Stay With Me
by Ayọ̀bámi Adébáyọ̀
Yejide and Akin have been married since they met and fell in love at university. Though many expected Akin to take several wives, he and Yejide have always agreed: polygamy is not for them. But four years into their marriage–after consulting fertility doctors and healers, trying strange teas and unlikely cures–Yejide is still not pregnant. She assumes she still has time–until her family arrives on her doorstep with a young woman they introduce as Akin’s second wife. Furious, shocked, and livid with jealousy, Yejide knows the only way to save her marriage is to get pregnant, which, finally, she does, but at a cost far greater than she could have dared to imagine. An electrifying novel of enormous emotional power, Stay With Me asks how much we can sacrifice for the sake of family.
Yejide and Akin met at university and instantly fell for each other. When we meet them they have been married for four years and, despite family pressures and a number of medical procedures, Yejide has yet to fall pregnant. When Akin’s family encourage him to take a second wife, Yejide knows that getting pregnant has to become her priority.
“I loved Yejide from the very first moment. No doubt about that. But there are things even love can’t do. Before I got married, I believed love could do anything. I learned soon enough that it couldn’t bear the weight of four years without children. If the burden is too much and stays too long, even love bends, cracks, comes close to breaking and sometimes does break. But even when it’s in a thousand pieces around your feet, that doesn’t mean it’s no longer love.”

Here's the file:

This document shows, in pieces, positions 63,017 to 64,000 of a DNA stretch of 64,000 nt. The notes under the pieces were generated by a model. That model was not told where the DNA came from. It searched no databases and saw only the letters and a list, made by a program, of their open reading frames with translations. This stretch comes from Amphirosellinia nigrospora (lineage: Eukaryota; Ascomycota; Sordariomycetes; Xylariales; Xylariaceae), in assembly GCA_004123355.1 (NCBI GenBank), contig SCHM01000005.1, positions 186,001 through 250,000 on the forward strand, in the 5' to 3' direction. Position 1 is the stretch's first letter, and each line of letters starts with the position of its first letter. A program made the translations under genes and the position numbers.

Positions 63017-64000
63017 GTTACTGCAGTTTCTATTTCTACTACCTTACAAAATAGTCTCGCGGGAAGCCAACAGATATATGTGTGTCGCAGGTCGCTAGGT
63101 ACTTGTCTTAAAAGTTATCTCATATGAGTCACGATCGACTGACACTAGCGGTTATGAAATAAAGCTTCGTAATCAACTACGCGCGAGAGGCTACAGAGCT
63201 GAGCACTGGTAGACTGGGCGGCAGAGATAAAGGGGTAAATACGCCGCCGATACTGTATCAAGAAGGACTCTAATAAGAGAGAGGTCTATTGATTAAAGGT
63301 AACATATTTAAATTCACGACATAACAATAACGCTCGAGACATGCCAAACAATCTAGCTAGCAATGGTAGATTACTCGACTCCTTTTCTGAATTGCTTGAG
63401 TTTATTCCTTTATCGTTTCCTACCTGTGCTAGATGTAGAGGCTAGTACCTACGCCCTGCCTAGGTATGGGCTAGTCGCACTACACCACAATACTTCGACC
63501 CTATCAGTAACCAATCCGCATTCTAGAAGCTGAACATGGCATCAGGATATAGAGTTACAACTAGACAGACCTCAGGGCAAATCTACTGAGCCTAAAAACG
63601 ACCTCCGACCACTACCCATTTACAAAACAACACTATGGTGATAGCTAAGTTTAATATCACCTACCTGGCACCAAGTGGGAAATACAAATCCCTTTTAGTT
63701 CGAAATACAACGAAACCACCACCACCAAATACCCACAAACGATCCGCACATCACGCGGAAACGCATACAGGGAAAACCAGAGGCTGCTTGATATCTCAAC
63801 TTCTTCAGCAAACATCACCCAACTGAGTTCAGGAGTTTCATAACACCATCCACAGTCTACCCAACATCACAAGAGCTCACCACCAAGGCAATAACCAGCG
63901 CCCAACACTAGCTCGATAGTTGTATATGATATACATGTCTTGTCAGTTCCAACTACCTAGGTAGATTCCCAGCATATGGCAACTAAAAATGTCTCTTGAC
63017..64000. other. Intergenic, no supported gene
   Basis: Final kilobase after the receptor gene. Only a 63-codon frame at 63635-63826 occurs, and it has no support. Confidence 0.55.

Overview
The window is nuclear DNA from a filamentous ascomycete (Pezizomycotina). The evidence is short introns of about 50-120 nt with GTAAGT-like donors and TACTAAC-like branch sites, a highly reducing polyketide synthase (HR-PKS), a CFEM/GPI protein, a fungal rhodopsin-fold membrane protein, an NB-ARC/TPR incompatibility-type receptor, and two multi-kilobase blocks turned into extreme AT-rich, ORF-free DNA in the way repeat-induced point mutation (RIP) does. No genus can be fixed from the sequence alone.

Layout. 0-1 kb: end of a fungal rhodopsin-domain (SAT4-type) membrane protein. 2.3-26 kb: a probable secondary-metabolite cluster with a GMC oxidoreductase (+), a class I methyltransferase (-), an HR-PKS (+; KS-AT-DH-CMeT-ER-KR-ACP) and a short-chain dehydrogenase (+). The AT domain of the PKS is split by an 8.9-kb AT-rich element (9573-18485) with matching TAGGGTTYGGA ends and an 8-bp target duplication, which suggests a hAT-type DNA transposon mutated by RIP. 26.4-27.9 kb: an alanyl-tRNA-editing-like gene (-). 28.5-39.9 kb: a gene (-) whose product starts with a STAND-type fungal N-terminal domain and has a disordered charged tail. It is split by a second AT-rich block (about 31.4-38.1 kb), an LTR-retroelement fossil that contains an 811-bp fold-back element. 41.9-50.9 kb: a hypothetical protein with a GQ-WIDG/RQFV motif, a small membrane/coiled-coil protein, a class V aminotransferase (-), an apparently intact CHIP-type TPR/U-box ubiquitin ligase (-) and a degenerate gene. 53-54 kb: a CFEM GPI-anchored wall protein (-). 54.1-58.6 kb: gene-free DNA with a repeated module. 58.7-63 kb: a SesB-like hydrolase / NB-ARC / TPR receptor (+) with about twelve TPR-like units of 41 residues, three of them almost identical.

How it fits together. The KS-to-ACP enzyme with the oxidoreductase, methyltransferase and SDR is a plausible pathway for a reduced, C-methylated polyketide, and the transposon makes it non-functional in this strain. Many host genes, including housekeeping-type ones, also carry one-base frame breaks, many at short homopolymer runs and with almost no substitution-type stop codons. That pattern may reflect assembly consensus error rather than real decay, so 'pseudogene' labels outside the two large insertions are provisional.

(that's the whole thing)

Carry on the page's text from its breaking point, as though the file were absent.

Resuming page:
The characters here are strong and well written. All flawed and slightly unlikeable but realistic and layered. “Stay With Me” quickly establishes Yejide as someone to love. She’s strong-willed and she’s resilient. She loves her husband and the stakes are high – if she doesn’t have a baby soon, it’s only a matter of time before the second wife does, and then what? Of course Yejide isn’t perfect, but as a reader I was rooting for her to fall pregnant over new wife Funmi.
The story alternates between Yejide and Akin’s perspectives, telling the story of marriage, love and betrayal. On top of that, it’s also a heartfelt story of grief. At this time Nigeria is politically falling apart but somehow even that can’t even begin to compete with the sadness this family faces.
“Sometimes I think we have children because we want to leave behind someone who can explain who we were to the world when we are gone.”
At times I found myself drifting away from this story as it felt a little long with a few too many twists and turns a long the way. As the perspectives changed it sometimes took me a while to understand whose point of view I was reading which never makes for an easy read and I would have been grateful for a name titling each chapter.
Each of the four parts starts with a chapter set several years in advance, giving hints of what’s in store for this relationship. But when I finally got there, the ending surprised me and I certainly wasn’t expecting it to turn out that way. I did like it, but in a way I was disappointed and, without spoiling what happens, I would have liked to have some more time spent exploring this storyline in detail.
Overall rating: Although “Stay With Me” is full of grief and sadness, it’s beautifully written. Focused on marriage, love, family and motherhood, it explores how people need more than love to be truly happy. It wasn’t perfect for me, but still a good 4 stars.